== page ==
Good Friday. And I'm at the high school, having dealt with many serious issues during the day. Reality is bad enough, but this week the very naïve and innocent ninth graders are studying "To Kill a Mockingbird." English is not their first language. But you wouldn't know it. They sound great and fit in with native speakers in most social situations. But the similarities end there. Cultural nuances, vocabulary, and background knowledge - it's my duty and blessing to be able to give them a leg up, so to speak, on the rest of their classmates. I find photos from the 50's and 60's and have them describe what is going on in those pictures. They wince and ask questions. They seem hungry for knowledge. I reduce the size of the photos and list them on a sheet of paper which each student receives the next day. Each then writes what he or she sees in each photo....And so I find an abridged version of the book and begin reading with them. The "N" word appears. I can't say it. I tell them. They ask why - even offer that some other English teachers have said that word. And I stare at them and decide to tell them the truth.
At one time in my life teaching English, I was to read a poem about Rosa Parks. In it, the bus driver addresses her as a "N." I tenderly prepare my young teen students for the time that I will be saying that horrible, negative word. I tell them that it will make me have a stomach ache just for saying it, but if I don't, they won't understand the full impact that attitude and word had on Rosa. So I do it for six periods that day. The first two or three periods it does make me wince, but, to be honest, by 7th period, I didn't feel that bad. And that's when I realized....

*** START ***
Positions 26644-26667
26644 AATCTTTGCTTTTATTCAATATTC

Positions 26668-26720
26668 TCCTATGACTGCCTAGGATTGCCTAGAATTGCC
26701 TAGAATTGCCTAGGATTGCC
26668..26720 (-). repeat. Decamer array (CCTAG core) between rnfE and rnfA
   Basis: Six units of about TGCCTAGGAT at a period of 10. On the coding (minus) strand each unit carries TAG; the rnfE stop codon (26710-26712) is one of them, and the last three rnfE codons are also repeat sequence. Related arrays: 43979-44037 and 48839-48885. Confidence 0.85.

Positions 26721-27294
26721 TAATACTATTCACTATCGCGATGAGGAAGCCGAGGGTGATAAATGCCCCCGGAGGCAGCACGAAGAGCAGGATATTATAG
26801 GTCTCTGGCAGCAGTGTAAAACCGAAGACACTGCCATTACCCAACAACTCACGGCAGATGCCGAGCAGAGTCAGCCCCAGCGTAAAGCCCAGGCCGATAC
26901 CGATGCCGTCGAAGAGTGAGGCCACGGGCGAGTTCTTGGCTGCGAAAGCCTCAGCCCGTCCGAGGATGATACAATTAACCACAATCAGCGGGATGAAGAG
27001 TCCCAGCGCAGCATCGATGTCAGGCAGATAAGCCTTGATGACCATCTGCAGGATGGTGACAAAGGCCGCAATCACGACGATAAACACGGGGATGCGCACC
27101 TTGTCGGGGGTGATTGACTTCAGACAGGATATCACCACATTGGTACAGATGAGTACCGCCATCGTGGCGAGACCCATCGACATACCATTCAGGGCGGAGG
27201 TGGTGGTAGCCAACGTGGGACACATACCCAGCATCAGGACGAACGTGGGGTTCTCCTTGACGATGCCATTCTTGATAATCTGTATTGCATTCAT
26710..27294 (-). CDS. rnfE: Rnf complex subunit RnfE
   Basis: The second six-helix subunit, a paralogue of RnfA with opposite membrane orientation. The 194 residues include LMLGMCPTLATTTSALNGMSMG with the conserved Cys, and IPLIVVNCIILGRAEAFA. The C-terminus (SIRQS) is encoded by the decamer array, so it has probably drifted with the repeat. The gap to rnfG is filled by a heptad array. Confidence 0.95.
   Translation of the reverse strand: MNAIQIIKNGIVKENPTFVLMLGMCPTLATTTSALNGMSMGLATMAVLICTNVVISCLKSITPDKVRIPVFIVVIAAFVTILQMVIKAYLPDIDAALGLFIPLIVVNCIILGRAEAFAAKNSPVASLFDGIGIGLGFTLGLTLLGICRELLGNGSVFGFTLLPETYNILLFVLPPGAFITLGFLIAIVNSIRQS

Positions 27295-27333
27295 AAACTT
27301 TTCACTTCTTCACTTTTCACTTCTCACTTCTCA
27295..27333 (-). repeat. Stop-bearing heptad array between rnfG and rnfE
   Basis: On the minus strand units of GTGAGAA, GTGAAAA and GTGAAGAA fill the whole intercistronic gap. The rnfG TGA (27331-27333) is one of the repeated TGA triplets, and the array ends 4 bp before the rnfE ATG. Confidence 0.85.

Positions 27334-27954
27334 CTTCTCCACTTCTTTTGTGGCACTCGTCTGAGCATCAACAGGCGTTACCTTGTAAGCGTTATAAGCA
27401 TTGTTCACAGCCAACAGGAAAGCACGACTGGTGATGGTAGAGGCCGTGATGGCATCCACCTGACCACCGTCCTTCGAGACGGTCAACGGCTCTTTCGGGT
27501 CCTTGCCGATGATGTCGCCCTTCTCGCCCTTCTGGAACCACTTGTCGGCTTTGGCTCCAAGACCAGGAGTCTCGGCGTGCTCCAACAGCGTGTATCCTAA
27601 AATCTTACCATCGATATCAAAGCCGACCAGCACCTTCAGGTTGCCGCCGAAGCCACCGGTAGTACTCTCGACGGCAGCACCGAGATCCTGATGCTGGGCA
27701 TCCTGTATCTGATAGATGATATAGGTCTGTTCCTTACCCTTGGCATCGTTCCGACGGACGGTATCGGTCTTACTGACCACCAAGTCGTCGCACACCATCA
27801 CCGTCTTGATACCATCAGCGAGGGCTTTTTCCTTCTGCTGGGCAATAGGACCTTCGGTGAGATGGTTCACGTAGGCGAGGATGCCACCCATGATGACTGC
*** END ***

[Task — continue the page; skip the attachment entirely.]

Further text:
Repeating something negative or evil feels awful at first. Then, as we proceed with our lives, if we continue usage of that word or phrase or attitude, it doesn't seem too bad after a while. And that is what happens with cursing, racism, ignorance, etc. If we continue our negative actions, words, and thoughts, they become part of us. We sort of become accustomed to them. Just like the battered and tattered folks in the world - soon they figure out that pain is just part of their world.
We can change, however! We can control how we react to negativity. We can't rid our lives of it. It's rampant! But we can control our reactions. Did I say we CAN? But why did I start this blog with Good Friday in red? Well, being a cradle Catholic, I can't ignore that this day is one of mourning and suffering...and I certainly had a small dose of that as I tried to juggle the myriad feelings of abandonment, injustice, and guilt swirling about in my head. I simply could not understand the meaning of my jumbled feelings until I dreamt Friday night about the story followed by a segment of a dream of a friend whose husband is black. She, a blonde, fair-skinned woman, slowly turned black and they were sitting on a couch talking with me. I woke up and began to see how all of this came together to demonstrate that we can't control everything, but we can reorder and attach meaning to these thoughts. I am no dream interpreter, but I can say that my dream showed that we are all one - we are humanity. By believing this, I know that we must care for one another and help each other on this journey.
I am finally peaceful and it's the next day. It took a lot of mindfulness to achieve this state of mind. And I did so without pills or injections or therapy with someone else. Just me and my head. Huge. (Ok, those of you who know of the "grosses Kopf," you can keep your comments to yourself!)
And so as we head towards Easter Sunday with celebration and thanks, I am creating little bouts of gratification thoughts for being able to quiet my soul and find peace. For at least a little while....
This short cartoon is a basic intro to mindfulness. Sit back, relax, and think....
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